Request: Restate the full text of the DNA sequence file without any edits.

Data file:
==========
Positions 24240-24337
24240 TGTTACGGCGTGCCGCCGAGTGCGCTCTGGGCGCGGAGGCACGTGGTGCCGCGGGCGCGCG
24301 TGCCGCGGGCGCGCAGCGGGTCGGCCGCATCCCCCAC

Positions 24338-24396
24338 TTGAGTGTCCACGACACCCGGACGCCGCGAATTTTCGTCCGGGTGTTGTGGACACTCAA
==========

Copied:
Positions 24240-24337
24240 TGTTACGGCGTGCCGCCGAGTGCGCTCTGGGCGCGGAGGCACGTGGTGCCGCGGGCGCGCG
24301 TGCCGCGGGCGCGCAGCGGGTCGGCCGCATCCCCCAC

Positions 24338-24396
24338 TTGAGTGTCCACGACACCCGGACGCCGCGAATTTTCGTCCGGGTGTTGTGGACACTCAA